Builders of Wooden Railway Cars ... and some of other stuff

Amoskeag Manufacturing Company

Amoskeag Locomotive Works

The Amoskeag Manufacturing Company was established in 1831 when Boston entrepreneurs purchased the Amoskeag Cotton and Woolen Manufacturing Company mill on the Merrimack River near Amoskeag Falls and incorporated as the Amoskeag Manufacturing Company. The company expanded and built additional mills, together with two machine shops and a foundry to build its own machinery. Then it expanded into stationary steam engines, machine tools and water turbine wheels.

In 1849 it received an order for a locomotive from the Northern Railroad. That was followed by two more, and by the end of the year it had built three locomotives. Soon the locomotive division—sometimes referred to as the Amoskeag Locomotive Works— became one of five departments in this very diversified company. By 1859, it had built a total of 232 [some say 234] locomotives.

The Amoskeag company continued to run mills and manufacture a great many different steel products for many years. In its peak year of 1915, it employed 17,000 in 74 departments. But it could not keep up with competition (and the Great Depression) and closed in 1936.

Manchester Locomotive Works

In September 1853, Oliver W. Bailey, Aretas Blood and J.M. Stone established the Vulcan Works under the name of Bailey, Blood & Company for the manufacture of locomotives. Some sources say Oliver Bailey had been in charge of the Amoskeag Mfg. Co. machine shops, while others claim this position for Aretas Blood [or perhaps say Blood was in charge at the time that company began building locomotives].

The business was begun in Mechanics Row (called by some the Mechanics Building), a 500' long brick building provided by the Amoskeag Manufacturing Company to house small-scale diversified manufactures and thus help Manchester be less exclusively dependent on cotton processing.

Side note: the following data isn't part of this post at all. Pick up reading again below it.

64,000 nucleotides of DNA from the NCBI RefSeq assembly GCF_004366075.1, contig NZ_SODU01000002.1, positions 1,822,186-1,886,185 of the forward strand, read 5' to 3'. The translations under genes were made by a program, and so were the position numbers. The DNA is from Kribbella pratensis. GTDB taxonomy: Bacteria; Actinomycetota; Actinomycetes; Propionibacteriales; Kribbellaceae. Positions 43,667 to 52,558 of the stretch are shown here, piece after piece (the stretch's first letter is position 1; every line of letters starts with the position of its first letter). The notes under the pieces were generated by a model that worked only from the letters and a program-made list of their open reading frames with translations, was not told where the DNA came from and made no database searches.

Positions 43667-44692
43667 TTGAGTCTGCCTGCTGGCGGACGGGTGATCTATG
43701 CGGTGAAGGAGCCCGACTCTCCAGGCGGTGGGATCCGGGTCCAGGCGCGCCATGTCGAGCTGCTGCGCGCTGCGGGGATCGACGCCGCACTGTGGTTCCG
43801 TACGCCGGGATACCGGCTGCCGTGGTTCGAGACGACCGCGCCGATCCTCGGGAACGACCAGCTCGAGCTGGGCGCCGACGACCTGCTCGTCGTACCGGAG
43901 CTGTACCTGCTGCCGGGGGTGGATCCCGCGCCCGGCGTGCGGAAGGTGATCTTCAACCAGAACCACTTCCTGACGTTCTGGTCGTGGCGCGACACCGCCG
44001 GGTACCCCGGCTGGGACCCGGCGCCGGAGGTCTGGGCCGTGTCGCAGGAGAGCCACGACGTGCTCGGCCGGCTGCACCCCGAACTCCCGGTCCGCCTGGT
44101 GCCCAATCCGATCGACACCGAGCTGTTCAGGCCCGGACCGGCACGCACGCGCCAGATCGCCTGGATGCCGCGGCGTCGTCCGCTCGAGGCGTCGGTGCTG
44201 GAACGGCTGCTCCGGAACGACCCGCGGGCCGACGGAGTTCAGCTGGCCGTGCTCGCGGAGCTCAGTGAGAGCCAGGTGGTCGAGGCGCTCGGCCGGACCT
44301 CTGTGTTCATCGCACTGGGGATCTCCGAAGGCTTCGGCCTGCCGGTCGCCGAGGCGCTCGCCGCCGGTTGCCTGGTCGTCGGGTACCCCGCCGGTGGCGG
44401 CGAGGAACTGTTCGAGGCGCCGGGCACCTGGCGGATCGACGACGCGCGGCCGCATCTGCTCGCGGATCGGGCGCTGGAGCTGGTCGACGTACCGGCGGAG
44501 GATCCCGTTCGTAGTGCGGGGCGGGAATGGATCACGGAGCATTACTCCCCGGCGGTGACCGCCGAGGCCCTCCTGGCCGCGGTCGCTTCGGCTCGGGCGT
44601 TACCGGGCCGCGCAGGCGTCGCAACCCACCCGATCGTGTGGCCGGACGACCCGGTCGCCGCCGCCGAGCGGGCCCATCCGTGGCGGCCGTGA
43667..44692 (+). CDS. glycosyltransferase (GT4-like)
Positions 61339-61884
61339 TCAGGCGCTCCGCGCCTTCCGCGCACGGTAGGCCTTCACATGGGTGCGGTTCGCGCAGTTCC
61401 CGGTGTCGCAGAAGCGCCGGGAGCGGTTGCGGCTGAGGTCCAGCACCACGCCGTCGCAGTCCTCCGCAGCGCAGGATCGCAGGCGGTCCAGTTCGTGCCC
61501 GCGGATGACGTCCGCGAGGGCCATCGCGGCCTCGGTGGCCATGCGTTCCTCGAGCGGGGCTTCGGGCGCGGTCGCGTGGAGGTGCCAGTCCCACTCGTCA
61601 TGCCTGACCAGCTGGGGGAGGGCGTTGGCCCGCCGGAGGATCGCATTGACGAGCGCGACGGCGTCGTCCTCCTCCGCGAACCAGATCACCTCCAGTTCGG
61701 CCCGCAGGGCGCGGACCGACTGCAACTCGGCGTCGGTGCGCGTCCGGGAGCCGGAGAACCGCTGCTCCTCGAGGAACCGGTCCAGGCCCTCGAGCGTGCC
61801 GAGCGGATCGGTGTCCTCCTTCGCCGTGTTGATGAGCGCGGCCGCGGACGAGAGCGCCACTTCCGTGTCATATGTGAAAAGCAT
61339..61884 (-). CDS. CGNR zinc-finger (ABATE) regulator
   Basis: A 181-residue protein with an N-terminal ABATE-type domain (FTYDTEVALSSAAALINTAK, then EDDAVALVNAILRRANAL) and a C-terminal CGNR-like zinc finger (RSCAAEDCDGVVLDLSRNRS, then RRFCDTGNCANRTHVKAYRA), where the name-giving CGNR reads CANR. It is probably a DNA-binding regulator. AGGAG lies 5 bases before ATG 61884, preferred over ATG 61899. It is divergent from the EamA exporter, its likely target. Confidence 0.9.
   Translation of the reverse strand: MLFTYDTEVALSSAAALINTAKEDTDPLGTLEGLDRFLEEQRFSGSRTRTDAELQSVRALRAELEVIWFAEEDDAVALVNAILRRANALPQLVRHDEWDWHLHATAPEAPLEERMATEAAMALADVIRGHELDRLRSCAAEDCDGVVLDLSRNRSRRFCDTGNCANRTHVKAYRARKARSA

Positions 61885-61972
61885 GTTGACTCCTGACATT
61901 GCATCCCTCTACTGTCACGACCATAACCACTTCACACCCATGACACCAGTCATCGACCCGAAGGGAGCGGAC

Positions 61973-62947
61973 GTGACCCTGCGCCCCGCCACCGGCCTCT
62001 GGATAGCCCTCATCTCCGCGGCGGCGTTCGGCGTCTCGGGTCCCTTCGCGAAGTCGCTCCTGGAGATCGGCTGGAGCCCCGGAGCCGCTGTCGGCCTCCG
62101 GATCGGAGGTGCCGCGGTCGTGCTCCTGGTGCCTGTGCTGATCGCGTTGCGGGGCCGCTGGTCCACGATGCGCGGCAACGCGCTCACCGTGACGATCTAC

Steam motor car built by Manchester

Concord steam motor car built 1858 by the Manchester Locomotive Works.

But the new firm apparently began building their own works, which were completed sometime the following year, in which they incorporated their business as the Manchester Locomotive Works with authorized capital of $300,000. By 1856, the works had a capacity of three locomotives per month, employing 200 men.

But the financial panic that began in August 1857 and brought railroad construction to a virtual halt seems to have done the same for the Manchester Locomotive Works.

Yet in 1872, Blood reportedly bought the fire engine business of the Amoskeag Company (presumably the Amoskeag Manufacturing Company), which was noted for its steam fire-engines. And in 1901, the Manchester Locomotive Company became a part of the American Locomotive Company.


One source says Amoskeag sold its locomotive business to Manchester in 1854, and that the sale was the basis for that company. Another source says the business was sold in 1856 and was the basis for that company. A third says simply the business was sold in 1859.

Our only comment is that our two oldest sources (1875 and 1885) say Manchester was started in 1853, and though they connect the two firms through Oliver Bailey, they say nothing about a sale of the locomotive business by Amoskeag to Manchester.

An additional note: Corbin, Bernard and William Kerka, Steam Locomotives of the Burlington Route, (New York, NY: Bonanza Books, 1960), contains a facsimile of a report dated 1 May 1858, in which 25 locomotives are listed as manufactured by the Amoskeag Manufacturing Co., and 21 are listed as manufactured by the Manchester Locomotive Works. The Amoskeag locos date from 1851 to 1855 (mainly 1853), while the Manchester Loco Wks locos date from 1853 to 1857 (mainly 1857). The locos from the two companies are thoroughly mixed in the list, which seems to be in purely random order. [May be in order by class, which is not indicated, since names seem to be grouped; e.g., the first three are Stag Hound, Fox Hound, Grey Hound (sic), while the next two are West Wind and North Wind.]

04 October 2007

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